Anime Review: The Melancholy of Suzumiya Haruhi

Written by Fellistowe

Based on the young men’s novel by the same name, The Melancholy of Suzumiya Haruhi is a series that took Japan by storm. I doubt anyone could have foreseen just how popular this series would prove to be (the first DVD debuted at no 1 in the charts), but once watching it, it’s easy to see why.

Available on DVD Region 1, from Bandai Entertainment & Kadokowa Pictures

The Melancholy of Haruhi Suzumiya

I have no interest in ordinary humans…

Kyon had resigned himself to an ordinary life at an ordinary high school, until the girl sitting behind him stood up and gave her introduction on the first day:

“From East Middle School, Suzumiya Haruhi.
I have no interest in ordinary humans.
If there are any aliens, time travellers, sliders, or epsers here, come join me.
That is all!”

Kyon, doesn’t quite know how to take this bizarre introduction, and neither do the rest of the class. Regardless, it catches Kyon’s interest, and strangely enough where many others had failed, he finds he (eventually) is able to hold a conversation with this slightly eccentric girl. Inadvertently Kyon proves to inspire Suzumiya to form her own club; a club who’s purpose is to find those aliens, time travellers and espers, and have fun with them.

So begins the SOS Brigade, a club of not so average people, looking to have a bit of fun…

Based on the young men’s novel by the same name, The Melancholy of Suzumiya Haruhi is a series that took Japan by storm. I doubt anyone could have foreseen just how popular this series would prove to be (the first DVD debuted at no 1 in the charts), but once watching it, it’s easy to see why.

Haruhi is a flame that burns very brightly, and much like an after-image on your eye, it burns a hole in your brain and stays there quite happily.

Haruhi, eccentricity at its best!

The story is told from the viewpoint of the lead protagonist, a High School boy called Kyon (we never learn his surname), when he encounters the eccentric, egotistical whirlwind that goes by the name of Suzumiya Haruhi.

Suzumiya is amazing. She is beautiful. She is athletic. She excels at everything she does. She is also several screws loose, and is more self centred than most galaxies. She does what she wants when she wants and doesn’t care who or what is in the way.

Kyon becomes her reluctant accomplice, and in the process of her never ending quest to find the more “abnormal” amongst us, she draws in an eclectic mix of fellow students into her SOS Brigade (“Sekai o Ooini moriageru tame no Suzumiya Haruhi no dan”, which loosely translates as “Suzumiya Haruhi’s team for livening up the world”).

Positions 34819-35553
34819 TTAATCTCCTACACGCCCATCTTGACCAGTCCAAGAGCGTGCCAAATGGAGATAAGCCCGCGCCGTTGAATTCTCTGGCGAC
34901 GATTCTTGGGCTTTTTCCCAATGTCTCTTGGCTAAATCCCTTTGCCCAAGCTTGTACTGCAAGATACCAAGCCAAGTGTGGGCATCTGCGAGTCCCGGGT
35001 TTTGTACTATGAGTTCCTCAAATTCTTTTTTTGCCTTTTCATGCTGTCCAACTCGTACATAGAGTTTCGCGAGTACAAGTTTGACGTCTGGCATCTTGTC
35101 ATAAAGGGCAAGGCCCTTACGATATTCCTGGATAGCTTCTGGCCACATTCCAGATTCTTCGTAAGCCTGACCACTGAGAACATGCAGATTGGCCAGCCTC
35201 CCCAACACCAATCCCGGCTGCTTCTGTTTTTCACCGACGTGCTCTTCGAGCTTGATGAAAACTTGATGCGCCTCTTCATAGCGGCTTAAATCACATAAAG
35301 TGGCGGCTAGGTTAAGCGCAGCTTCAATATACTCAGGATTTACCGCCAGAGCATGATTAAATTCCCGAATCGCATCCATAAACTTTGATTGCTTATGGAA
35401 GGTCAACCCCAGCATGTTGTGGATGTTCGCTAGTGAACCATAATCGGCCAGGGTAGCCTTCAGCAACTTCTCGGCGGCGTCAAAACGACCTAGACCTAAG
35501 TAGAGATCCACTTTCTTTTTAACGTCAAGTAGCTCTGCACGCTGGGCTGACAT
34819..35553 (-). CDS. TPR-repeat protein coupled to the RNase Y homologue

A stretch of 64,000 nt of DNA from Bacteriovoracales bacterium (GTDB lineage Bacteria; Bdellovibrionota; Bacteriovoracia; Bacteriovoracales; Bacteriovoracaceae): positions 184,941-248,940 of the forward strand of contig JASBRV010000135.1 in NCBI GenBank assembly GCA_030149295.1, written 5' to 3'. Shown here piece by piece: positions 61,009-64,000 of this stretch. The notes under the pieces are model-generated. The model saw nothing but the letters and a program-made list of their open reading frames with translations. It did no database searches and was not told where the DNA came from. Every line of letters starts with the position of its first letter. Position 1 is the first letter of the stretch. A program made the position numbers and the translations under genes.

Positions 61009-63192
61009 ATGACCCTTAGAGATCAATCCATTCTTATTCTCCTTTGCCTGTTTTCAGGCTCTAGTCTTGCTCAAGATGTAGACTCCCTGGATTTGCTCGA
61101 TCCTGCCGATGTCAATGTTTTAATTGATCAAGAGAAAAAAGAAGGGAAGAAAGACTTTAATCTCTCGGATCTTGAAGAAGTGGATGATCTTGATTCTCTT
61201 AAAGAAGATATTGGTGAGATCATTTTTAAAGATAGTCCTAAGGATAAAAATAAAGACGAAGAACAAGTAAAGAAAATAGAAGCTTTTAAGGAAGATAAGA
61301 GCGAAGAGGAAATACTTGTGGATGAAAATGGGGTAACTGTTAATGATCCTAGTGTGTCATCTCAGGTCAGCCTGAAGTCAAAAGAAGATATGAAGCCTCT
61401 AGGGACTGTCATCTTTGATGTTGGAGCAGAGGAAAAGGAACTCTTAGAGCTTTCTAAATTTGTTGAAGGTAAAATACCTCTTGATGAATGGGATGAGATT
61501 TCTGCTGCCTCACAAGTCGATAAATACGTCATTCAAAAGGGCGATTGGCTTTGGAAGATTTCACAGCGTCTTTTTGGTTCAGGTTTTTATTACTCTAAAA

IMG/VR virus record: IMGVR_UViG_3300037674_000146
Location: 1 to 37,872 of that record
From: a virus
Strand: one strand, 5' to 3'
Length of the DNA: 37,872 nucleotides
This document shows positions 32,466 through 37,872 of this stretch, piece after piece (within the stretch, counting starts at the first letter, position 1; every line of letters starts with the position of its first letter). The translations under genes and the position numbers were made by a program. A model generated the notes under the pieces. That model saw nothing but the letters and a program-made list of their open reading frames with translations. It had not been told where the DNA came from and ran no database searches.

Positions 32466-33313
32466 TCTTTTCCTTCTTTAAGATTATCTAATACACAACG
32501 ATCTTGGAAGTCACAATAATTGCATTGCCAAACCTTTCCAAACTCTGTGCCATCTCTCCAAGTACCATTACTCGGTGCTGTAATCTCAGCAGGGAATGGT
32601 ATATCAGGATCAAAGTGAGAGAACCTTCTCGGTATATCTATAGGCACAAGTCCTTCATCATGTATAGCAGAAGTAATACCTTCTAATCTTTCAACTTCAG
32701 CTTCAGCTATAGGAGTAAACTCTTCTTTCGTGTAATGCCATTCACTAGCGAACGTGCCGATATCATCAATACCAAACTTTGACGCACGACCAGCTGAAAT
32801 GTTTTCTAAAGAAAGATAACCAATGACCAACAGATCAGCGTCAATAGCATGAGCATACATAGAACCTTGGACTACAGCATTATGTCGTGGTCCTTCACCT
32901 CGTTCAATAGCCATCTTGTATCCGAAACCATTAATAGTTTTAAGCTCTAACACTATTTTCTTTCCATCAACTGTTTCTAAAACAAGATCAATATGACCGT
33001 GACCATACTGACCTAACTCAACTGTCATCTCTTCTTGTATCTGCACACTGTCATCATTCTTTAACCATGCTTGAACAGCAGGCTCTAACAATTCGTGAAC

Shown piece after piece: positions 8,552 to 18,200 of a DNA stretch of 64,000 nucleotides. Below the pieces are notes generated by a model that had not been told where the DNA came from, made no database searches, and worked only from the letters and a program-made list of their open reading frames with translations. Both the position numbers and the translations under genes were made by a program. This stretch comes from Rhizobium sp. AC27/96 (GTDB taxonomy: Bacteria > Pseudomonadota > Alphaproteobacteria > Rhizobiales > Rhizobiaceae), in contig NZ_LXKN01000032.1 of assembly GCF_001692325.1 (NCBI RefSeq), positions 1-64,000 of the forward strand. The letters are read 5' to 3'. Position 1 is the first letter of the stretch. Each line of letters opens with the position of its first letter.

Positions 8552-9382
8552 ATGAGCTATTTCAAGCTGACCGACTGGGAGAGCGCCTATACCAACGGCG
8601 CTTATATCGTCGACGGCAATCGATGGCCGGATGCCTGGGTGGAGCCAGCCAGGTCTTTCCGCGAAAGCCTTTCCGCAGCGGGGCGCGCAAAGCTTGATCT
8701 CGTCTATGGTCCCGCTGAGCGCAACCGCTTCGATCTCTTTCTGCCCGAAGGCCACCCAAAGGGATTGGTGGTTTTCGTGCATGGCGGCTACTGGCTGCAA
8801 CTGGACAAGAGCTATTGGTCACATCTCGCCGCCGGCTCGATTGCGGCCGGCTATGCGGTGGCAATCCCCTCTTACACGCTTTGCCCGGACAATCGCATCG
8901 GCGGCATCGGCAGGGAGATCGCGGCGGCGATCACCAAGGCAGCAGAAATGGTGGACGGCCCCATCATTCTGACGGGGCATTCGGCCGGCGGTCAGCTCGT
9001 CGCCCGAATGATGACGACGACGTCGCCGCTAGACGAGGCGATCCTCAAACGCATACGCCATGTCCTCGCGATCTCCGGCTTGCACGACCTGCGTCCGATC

This mix consist of Mikuru Asahina, a loli icon with big boobs press-ganged into the club by Suzumiya to act as their ‘eye candy’ mascot, Yuki Nagato, sole member of the literary club who’s club room Suzumiya stole, and Itsuki Koizumi, who caught Suzumiya’s eye because he was a ‘mysterious’ transfer student. It’s not long before you realise that maybe it was no accident they were brought together…

A great cast of supporting characters makes Haruhi something special

Kyon and Suzumiya work as a great comedy duo. Whilst Suzumiya provides the energy and madness to drive the story, it is Kyon’s deadpan running commentary of the events unfolding around him that makes this series just so damn funny to watch.
Whilst the world is loosing its head around him, his ironic and satirical observations drive home the comedy effect of the series, when it otherwise could have been lost to madness. As the story progresses we see how the relationship develops between this strange group, but it is always Kyon that provides the stage upon which the story is played.
The animation style is high budget, crisp and clear with no loss of quality throughout, and the distinctive character style of Kyoto Animation, made famous by their beautiful series Air.

 Manic plots, fantastic settings, bizzar twists

 At only 14 episodes long the series feels woefully short, and you can’t help but find yourself crying out for a second series by the time you get to the end. The series does wrap up nicely though, and is open ended enough to easily accommodate any further series (the series is mostly based on the first novel in the Haruhi line, and there are 8 novels produced so far).

This leads me on the 2 of the things The Melancholy of Suzumiya Haruhi is famous for.
The first is the episode order. There isn’t any. Suzumiya is the Ultra Director of the series (it actually says so in the opening credits!) and in the episode previews she decides what episode gets shown next, and chronology has nothing to do with it! Whilst slightly perplexing at first, it makes the series an absolute joy to watch; just make sure you have a good memory!
The second is the end credits. This really made Haruhi a fan favourite, and the number of fan homage’s and enactments on the web is legendary. It has to be seen to be believed.

In the end it’s a series you have to be free to make your own mind up about, but you have to see it at least once, if only to see what all the fuss is about.

Dance Dance Revolution!!
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